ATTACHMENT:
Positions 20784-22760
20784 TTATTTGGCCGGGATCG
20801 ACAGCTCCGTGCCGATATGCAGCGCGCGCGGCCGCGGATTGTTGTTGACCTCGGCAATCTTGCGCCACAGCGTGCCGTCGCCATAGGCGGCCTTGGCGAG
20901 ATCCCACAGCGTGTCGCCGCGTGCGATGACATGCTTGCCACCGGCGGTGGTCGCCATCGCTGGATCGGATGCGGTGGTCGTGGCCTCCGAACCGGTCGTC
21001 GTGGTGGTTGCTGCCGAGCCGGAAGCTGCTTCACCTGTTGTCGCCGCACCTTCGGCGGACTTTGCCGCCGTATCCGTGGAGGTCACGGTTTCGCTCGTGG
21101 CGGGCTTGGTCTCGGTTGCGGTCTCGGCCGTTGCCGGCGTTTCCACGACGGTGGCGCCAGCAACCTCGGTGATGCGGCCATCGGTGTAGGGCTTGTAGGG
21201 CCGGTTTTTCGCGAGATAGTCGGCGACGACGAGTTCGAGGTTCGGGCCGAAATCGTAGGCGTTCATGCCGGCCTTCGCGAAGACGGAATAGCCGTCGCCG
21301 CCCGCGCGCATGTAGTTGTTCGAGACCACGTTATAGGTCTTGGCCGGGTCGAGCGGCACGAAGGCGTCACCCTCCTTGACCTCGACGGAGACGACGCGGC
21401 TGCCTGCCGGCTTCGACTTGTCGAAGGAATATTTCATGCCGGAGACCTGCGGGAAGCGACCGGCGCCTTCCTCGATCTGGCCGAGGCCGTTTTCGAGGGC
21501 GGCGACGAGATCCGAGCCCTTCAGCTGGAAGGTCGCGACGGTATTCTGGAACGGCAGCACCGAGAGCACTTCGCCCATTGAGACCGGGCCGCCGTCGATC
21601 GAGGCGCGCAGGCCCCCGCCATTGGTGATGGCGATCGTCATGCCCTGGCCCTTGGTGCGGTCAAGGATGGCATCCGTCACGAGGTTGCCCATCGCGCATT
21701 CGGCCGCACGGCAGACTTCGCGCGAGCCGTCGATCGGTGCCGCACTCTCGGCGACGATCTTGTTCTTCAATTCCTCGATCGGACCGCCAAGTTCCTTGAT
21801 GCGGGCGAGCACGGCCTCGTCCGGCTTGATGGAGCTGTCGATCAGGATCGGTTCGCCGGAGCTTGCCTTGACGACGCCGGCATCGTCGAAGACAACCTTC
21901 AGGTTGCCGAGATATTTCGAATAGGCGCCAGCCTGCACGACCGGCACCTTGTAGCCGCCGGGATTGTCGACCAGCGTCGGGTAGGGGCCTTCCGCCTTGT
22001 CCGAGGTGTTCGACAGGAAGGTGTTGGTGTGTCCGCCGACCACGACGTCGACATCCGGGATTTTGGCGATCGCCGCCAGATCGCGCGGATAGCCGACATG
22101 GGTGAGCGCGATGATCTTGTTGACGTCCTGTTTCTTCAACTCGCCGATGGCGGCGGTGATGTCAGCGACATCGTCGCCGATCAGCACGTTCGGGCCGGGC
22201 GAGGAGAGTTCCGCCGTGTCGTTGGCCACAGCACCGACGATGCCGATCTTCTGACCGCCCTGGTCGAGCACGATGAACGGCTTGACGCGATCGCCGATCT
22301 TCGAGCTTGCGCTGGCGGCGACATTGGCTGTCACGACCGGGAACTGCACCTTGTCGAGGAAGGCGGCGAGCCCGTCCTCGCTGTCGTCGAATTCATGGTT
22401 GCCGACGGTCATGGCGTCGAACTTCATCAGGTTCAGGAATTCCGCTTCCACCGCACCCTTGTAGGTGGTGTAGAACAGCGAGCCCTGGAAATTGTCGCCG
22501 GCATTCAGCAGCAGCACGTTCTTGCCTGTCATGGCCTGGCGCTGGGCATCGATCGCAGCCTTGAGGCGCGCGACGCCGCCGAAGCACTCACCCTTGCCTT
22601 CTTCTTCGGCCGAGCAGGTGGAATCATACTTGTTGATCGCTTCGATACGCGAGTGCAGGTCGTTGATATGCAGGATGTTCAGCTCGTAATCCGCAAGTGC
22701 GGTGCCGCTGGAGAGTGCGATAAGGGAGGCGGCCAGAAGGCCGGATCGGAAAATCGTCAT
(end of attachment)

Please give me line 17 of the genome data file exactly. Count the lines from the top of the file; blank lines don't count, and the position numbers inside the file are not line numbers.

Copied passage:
22201 GAGGAGAGTTCCGCCGTGTCGTTGGCCACAGCACCGACGATGCCGATCTTCTGACCGCCCTGGTCGAGCACGATGAACGGCTTGACGCGATCGCCGATCT